17.75 x 33.75 Inches.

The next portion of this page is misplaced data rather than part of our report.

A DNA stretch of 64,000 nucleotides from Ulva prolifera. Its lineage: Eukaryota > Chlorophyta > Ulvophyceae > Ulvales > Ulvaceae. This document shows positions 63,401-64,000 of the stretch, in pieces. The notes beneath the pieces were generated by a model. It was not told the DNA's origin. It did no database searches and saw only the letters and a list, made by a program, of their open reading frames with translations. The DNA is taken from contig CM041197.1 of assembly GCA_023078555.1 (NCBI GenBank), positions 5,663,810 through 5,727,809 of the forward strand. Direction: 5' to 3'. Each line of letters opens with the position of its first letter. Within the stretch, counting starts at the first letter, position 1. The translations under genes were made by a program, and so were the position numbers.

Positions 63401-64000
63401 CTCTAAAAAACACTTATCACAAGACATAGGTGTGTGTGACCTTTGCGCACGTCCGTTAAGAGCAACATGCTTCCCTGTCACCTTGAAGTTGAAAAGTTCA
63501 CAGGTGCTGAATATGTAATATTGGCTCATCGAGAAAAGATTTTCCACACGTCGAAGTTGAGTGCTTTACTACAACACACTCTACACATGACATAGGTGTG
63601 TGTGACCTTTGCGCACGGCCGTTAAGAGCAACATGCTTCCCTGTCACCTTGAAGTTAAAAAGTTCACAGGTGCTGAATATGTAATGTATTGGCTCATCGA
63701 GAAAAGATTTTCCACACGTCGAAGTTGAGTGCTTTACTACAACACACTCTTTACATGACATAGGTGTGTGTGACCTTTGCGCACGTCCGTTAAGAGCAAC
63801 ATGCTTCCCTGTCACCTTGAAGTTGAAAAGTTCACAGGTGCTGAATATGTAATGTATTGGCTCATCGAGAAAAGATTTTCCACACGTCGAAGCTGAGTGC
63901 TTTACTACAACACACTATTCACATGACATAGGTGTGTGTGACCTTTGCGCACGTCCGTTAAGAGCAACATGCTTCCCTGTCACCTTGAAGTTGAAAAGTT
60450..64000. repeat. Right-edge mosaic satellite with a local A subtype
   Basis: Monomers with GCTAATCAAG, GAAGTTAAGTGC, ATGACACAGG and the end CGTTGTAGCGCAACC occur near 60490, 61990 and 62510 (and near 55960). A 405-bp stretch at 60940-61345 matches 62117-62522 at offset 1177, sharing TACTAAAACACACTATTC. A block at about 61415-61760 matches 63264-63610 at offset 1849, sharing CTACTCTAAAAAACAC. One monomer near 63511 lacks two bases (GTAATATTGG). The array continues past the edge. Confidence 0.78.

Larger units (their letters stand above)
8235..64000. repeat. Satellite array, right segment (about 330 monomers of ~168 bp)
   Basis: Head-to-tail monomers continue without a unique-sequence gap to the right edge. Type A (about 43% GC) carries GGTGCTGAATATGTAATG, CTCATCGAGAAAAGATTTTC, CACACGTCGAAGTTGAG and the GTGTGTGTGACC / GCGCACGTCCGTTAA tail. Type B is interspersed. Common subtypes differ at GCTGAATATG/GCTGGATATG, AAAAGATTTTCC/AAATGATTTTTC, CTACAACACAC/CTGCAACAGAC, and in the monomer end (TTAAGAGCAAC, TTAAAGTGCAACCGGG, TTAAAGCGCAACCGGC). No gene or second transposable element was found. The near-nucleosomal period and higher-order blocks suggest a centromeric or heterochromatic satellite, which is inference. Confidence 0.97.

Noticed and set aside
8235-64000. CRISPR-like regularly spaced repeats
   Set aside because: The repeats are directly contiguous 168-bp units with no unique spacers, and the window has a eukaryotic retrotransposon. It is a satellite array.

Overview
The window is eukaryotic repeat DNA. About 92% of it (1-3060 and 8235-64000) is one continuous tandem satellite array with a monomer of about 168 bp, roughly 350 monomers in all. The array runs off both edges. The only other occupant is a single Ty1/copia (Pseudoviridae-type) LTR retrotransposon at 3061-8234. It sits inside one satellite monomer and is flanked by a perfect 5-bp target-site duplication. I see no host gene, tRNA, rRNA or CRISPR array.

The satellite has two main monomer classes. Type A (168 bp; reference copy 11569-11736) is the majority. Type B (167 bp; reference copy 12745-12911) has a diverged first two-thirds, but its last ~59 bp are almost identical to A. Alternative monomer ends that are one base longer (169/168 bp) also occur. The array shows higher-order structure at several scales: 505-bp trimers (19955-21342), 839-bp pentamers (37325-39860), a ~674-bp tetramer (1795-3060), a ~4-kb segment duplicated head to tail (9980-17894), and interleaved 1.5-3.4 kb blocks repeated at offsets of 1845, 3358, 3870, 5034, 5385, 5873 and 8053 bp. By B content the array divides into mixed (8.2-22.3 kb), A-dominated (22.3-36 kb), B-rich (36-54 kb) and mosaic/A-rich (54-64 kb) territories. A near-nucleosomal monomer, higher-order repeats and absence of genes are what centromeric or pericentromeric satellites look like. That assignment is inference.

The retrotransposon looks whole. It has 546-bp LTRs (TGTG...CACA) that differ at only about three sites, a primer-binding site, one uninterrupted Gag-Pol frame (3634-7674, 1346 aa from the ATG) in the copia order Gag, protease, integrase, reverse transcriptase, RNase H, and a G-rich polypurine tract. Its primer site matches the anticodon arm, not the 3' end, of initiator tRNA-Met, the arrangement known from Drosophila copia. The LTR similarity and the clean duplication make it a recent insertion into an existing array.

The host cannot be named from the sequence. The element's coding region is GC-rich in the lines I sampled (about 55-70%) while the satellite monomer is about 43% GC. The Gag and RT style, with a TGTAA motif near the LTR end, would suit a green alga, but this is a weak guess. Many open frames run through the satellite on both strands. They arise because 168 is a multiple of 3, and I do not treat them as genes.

Samuel and Nathaniel Buck were brothers who were born in Yorkshire, England at around the turn of the 18th century. After spending their formative years in the north, they moved south to the great bustling metropolis that was London, as so many rural people did in those days, seeking their possible fame and fortune. As young men, around 1724, they set out and began an ambitious work to traverse each and every county within England and Wales. They began to engrave and prepare the particular countys antiquities be they free standing or semi ruinous castles, stately homes, or religious and monastic buildings of importance and consequence although many were in an extremely poor state of neglect and abject disrepair after the first King Henry VIII in the 16th century, and then Oliver Cromwell later in the 17th century had their respective religious purges. It was during the preparation of these collections of county antiquities that the Buck brothers struck on the novel idea to also engrave some of the more important cities and towns. So, in my opinion, what resulted was the most wondrous, most influential and most important topographical undertaking that was ever done of England and Wales, not only of the 18th century but also for many years afterward. Prior to Bucks magnificent copper plate panoramas, virtually nothing had been done to depict views of significant English cities and towns. Only a handful were included in the atlas by Braun and Hogenberg in their Civitates Orbis Terrurum published in Cologne in 1581. I honestly feel that there is nothing at all to compare with these exquisite panoramas, in terms of technical skill, engraved detail and sheer scale and size. I also feel that a huge debt of gratitude is owed to these two enterprising and ambitious brothers, who have left us not only with a wonderful and enduring legacy, but also a truly unique glimpse and brief insight into an English way of life that can never be replicated nor indeed pass our way ever again. Ipswich is the county town of Suffolk, which lies on the estuary of the river Orwell. Its origins date back to Roman times, when it was a fort, and formed part of Roman Britains coastal defenses. It is one of Englands oldest towns. It was a prominent settlement by mid Anglo Saxon times, but became a Viking town after numerous raids by Norse raiders during the ninth century. Geographically, Ipswich has always been a trading town, mostly to the Baltic, and northern European countries. It was one of the main embarkation ports for Puritans leaving England for the Massachussetts Bay Colony in North America during the seventeenth century. Prominent people associated with the town are Cardinal Thomas Wolsey, a one time ally and confidante of Henry VIII. The famous painter, Thomas Gainsborough, was born, and lived in Ipswich and Lord and Lady Nelson moved to Ipswich in 1797. Samuel and Nathaniel Buck published their splendid copperplate prospective view in 1741, a time of wealth, and great commercial activity for Ipswich. Viewed from Stoke Hill, Ipswich looks a fine and imposingly large Georgian town, spreading alongside the river Orwell. The townsfolk are seen relaxing and chatting from a vantage point overlooking the town. Many fine churches are to be seen, which are scattered evenly throughout the town. Lush countryside fills the background, and completes a scene of rural tranquility. This is a rare and significant opportunity to acquire one of these much sort after panoramas by Englands premier topographical engravers, and is entirely in keeping with Arader Galleries fine and long standing tradition of only offering items of the highest quality for forty years. Description prepared for Arader Galleries by Ian Williams.